Spaying and neutering your dog has many benefits. The procedure, which prevents female animals from becoming pregnant and reproducing, can help your dog live a longer, healthier life. Neutering your pet will help control the dog overpopulation problem caused by unplanned or poorly planned matings, keeping more animals out of shelters. Spaying and neutering will not negatively change your dog’s personality.
If you are struggling with the decision of whether to spay or neuter your pet, one of our team members would be happy to chat with you regarding your concerns.
To schedule an appointment or to learn more about these procedures, please give us a call or visit our clinic.
What is neutering/spaying?
Spaying, which involves removing the ovaries and uterus, is a surgical procedure and does need to be performed with the pet under anesthesia. Neutering, which involves removing the testicles, is a surgical procedure and does need to be performed with the pet under anesthesia. We follow strict protocols and continually monitor your pet’s vital signs to help ensure his safety.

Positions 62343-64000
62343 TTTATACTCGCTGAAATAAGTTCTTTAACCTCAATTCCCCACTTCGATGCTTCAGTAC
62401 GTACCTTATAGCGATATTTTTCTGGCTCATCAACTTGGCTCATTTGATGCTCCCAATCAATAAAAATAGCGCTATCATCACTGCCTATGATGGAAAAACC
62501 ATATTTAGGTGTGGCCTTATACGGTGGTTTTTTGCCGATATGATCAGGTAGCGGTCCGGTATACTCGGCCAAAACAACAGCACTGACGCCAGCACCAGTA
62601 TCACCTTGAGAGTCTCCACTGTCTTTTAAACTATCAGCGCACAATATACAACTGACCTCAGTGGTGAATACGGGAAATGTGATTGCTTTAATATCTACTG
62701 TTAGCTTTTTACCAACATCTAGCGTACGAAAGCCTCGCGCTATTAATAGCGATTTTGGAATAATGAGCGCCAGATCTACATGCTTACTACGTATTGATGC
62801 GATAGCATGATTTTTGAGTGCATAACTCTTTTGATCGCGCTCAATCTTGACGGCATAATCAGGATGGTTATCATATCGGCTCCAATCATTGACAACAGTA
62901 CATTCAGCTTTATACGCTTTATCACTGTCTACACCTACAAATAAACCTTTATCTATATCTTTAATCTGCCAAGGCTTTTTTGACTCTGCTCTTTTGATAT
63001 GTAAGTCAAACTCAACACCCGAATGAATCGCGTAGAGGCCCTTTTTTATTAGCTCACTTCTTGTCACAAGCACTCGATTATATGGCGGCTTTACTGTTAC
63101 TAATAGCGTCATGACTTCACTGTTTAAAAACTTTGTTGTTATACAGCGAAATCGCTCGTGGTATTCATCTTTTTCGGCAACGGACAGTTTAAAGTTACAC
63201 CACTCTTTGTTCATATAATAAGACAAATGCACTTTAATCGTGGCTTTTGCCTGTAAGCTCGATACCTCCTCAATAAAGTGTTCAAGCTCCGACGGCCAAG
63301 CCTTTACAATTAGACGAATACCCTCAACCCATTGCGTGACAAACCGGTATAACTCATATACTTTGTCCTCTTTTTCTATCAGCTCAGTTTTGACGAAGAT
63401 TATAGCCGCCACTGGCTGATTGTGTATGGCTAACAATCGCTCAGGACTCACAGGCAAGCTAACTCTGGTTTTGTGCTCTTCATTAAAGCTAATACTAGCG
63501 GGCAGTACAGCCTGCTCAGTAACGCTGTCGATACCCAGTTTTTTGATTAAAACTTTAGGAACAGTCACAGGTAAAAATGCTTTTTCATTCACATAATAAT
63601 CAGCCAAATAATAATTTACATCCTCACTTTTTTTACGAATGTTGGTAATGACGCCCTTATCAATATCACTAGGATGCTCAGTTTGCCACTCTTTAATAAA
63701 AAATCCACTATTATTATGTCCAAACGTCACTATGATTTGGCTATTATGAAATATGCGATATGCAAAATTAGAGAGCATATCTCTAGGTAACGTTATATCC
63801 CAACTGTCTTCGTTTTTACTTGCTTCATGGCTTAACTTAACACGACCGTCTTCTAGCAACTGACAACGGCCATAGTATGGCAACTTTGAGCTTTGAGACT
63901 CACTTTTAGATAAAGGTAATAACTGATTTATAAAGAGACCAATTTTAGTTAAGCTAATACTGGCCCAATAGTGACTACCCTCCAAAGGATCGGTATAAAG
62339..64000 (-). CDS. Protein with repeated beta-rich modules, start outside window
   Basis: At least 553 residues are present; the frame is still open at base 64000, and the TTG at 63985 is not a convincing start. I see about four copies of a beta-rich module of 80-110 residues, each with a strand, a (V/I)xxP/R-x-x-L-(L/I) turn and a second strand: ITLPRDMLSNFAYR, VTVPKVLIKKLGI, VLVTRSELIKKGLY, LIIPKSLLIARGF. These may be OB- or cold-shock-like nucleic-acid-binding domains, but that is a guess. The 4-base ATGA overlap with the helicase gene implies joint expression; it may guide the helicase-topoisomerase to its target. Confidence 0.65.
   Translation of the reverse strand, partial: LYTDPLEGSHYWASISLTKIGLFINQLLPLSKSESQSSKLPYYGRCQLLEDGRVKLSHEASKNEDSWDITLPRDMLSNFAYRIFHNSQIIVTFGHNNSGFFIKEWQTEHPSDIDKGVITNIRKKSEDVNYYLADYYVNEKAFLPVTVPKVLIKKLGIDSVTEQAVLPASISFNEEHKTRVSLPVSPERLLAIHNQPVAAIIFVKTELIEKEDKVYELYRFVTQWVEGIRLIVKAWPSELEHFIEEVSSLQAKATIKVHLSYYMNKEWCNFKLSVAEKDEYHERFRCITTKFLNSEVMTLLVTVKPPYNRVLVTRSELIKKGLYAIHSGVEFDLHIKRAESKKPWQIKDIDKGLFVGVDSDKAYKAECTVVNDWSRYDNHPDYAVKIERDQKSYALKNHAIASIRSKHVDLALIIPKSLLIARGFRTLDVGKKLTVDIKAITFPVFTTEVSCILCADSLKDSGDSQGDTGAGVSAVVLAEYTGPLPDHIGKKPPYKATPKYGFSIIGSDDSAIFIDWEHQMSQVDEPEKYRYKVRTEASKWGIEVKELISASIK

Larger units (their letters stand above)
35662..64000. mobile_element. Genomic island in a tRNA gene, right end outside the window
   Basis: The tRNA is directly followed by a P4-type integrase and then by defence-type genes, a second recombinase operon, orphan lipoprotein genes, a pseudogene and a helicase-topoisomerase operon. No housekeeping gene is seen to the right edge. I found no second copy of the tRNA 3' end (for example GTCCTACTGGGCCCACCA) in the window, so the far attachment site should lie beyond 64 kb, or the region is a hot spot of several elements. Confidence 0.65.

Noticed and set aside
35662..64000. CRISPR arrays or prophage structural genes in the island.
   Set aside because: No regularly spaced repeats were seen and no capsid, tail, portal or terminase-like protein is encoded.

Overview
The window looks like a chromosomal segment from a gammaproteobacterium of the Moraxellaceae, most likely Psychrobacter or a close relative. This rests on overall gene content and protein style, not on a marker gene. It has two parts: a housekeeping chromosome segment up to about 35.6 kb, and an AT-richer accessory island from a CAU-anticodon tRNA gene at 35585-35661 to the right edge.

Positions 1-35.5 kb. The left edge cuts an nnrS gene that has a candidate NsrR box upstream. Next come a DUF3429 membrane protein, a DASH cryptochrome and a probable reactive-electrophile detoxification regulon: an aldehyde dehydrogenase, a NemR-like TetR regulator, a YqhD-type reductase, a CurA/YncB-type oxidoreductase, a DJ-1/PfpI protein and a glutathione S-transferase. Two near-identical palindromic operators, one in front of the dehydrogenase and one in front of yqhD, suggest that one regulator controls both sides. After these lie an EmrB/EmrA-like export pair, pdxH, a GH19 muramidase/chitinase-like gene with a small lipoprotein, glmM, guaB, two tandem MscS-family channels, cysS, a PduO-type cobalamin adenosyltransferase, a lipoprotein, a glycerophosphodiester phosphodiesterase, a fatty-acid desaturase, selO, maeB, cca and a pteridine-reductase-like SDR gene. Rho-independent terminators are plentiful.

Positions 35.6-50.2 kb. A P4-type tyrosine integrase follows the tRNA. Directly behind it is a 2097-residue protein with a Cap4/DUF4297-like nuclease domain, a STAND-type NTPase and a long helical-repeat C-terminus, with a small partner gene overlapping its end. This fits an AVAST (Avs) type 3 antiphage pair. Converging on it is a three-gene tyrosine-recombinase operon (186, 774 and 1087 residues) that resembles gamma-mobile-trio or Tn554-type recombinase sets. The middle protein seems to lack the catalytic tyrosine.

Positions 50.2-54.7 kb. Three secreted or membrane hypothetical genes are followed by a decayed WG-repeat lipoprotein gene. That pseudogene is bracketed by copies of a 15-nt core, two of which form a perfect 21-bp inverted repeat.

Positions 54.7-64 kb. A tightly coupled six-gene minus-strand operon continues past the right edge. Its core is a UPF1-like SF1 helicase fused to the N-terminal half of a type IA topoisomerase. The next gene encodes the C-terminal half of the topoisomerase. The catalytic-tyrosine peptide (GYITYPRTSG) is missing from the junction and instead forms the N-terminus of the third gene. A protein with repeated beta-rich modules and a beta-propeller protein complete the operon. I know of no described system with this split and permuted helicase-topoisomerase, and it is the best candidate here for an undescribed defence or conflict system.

Why is it important to neuter/spay my dog?
By spaying your female dog, you’re protecting her against potentially deadly diseases, including bacterial infections, reproductive tract diseases and several types of cancer. You also won’t have to worry about her going into heat. This means avoiding the mess that often accompanies the heat cycle in female dogs.
Neutering your dog has many benefits. The procedure, which prevents male animals from reproducing, can help your dog live a longer, healthier life. Neutering will not negatively change your dog’s personality. By neutering your dog, you’re reducing or eliminating his risk for prostate and testicular cancer, as well as sexually transmitted diseases. Neutering will also reduce or eliminate undesirable and embarrassing behaviour, including roaming, fighting, humping and marking.
How old should a dog be before they are neutered/spayed?
The best age for these procedures can vary depending on the size or breed of the pup. Usually, we recommend six months of age and sometimes later for larger breed dogs. Your veterinarian will be happy to discuss what is best for your pup.